Experts at Aspen forum address threat of bioterrorism

Homeland security experts gathered recently in Aspen, Colorado, to discuss new methods terrorists could use to thwart U.S defenses.

Mati Kochavi, the CEO for an international company that manufactures state-of-the-art security systems, told the that this is probably one of the first times in history where small, renegade organizations and terrorist cells have the power of destruction that was once only available to large nations.

Kochavi warned that, despite advances in the United States' methods of defense against biological, small-bomb and nuclear attacks, the government remains much to large to combat the speed that is utilized by terrorist organizations, which do not have to follow procedures and protocols.

Former U.S. Sen. Jim Talent, who currently studies the funding for Homeland Security issues, agreed.

Because of these dynamics, Talent told, it would not be hard for a small organization — one without much scientific capability — to assail the country with biological warfare.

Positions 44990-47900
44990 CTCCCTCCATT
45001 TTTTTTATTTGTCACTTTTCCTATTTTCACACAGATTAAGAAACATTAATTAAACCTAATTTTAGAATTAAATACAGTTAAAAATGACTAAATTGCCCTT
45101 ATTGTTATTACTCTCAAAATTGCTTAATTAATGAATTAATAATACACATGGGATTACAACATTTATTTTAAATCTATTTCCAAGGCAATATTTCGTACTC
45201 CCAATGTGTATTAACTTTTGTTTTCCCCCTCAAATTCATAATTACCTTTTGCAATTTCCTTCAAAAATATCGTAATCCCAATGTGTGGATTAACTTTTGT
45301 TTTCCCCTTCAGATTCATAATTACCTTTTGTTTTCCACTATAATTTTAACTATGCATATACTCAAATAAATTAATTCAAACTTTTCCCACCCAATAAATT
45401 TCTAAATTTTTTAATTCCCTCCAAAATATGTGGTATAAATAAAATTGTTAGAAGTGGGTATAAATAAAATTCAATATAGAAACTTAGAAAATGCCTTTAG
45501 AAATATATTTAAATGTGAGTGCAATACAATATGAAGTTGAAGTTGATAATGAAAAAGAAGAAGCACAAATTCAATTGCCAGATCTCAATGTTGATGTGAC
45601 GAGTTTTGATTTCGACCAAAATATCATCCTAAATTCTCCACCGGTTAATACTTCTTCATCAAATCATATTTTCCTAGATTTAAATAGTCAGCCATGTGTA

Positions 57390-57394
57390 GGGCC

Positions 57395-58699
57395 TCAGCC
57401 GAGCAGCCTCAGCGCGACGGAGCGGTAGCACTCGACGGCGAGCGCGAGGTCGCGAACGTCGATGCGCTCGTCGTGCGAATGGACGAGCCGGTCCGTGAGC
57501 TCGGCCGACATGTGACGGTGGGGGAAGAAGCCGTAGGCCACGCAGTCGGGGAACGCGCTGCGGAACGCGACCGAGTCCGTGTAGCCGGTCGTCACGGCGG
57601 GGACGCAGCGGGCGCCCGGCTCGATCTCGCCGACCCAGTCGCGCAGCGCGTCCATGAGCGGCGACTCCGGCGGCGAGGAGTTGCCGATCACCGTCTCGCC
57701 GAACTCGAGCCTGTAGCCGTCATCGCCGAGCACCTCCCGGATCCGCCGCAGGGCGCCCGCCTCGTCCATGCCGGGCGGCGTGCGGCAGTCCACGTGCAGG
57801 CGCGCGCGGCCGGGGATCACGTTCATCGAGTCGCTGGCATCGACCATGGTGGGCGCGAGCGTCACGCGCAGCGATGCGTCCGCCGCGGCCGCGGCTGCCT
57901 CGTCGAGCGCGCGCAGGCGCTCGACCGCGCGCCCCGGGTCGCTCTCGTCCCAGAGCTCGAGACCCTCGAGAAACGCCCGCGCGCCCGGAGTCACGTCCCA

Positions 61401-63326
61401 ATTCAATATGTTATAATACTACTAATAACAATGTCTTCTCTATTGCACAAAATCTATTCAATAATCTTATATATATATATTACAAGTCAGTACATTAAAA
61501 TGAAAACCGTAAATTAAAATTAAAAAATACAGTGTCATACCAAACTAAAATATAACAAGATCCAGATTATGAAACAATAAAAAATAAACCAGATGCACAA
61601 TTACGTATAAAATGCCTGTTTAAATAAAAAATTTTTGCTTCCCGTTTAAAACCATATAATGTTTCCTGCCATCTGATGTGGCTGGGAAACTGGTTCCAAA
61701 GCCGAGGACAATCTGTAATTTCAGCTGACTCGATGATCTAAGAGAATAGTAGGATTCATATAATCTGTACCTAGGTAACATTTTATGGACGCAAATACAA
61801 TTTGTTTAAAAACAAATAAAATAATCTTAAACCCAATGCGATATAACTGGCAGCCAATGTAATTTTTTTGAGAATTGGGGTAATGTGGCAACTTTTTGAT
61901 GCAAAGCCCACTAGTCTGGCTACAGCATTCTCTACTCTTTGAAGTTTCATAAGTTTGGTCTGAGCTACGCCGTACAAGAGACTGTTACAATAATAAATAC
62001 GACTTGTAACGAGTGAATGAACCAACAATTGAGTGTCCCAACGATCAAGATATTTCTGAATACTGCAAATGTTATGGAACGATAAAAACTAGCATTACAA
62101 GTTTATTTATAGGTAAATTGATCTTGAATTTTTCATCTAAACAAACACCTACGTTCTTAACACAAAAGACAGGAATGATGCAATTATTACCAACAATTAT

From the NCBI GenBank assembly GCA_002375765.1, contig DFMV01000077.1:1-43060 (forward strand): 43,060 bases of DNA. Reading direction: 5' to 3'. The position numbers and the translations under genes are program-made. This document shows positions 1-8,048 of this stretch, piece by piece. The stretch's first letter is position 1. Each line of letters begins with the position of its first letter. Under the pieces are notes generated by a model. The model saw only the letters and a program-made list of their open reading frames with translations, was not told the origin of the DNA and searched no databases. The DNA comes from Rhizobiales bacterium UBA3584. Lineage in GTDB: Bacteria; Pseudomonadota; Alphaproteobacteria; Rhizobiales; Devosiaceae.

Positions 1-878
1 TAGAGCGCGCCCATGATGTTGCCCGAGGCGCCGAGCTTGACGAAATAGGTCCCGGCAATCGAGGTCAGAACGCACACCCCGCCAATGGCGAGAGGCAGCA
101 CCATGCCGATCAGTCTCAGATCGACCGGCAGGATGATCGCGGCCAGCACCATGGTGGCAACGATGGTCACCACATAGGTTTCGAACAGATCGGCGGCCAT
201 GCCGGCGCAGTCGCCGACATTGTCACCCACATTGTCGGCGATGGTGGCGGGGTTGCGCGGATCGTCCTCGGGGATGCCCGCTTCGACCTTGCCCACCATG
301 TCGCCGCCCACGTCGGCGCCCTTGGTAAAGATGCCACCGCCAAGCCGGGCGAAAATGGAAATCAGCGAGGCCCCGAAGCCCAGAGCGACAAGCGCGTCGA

“That threat is immediate,” Talent told “This is not 15 years from now,” he added, mentioning numbers in a recent study he conducted that placed a possible attack occurring in 2013.

One priority Congress has to put at the top of its list is to find a single person or organization to spearhead the Department of Homeland Security. He told reporters that Homeland Security now operates under a very disjointed bureaucracy comprised of more than 80 legislative committees and other bodies.

“There are a lot of holes,” Talent said.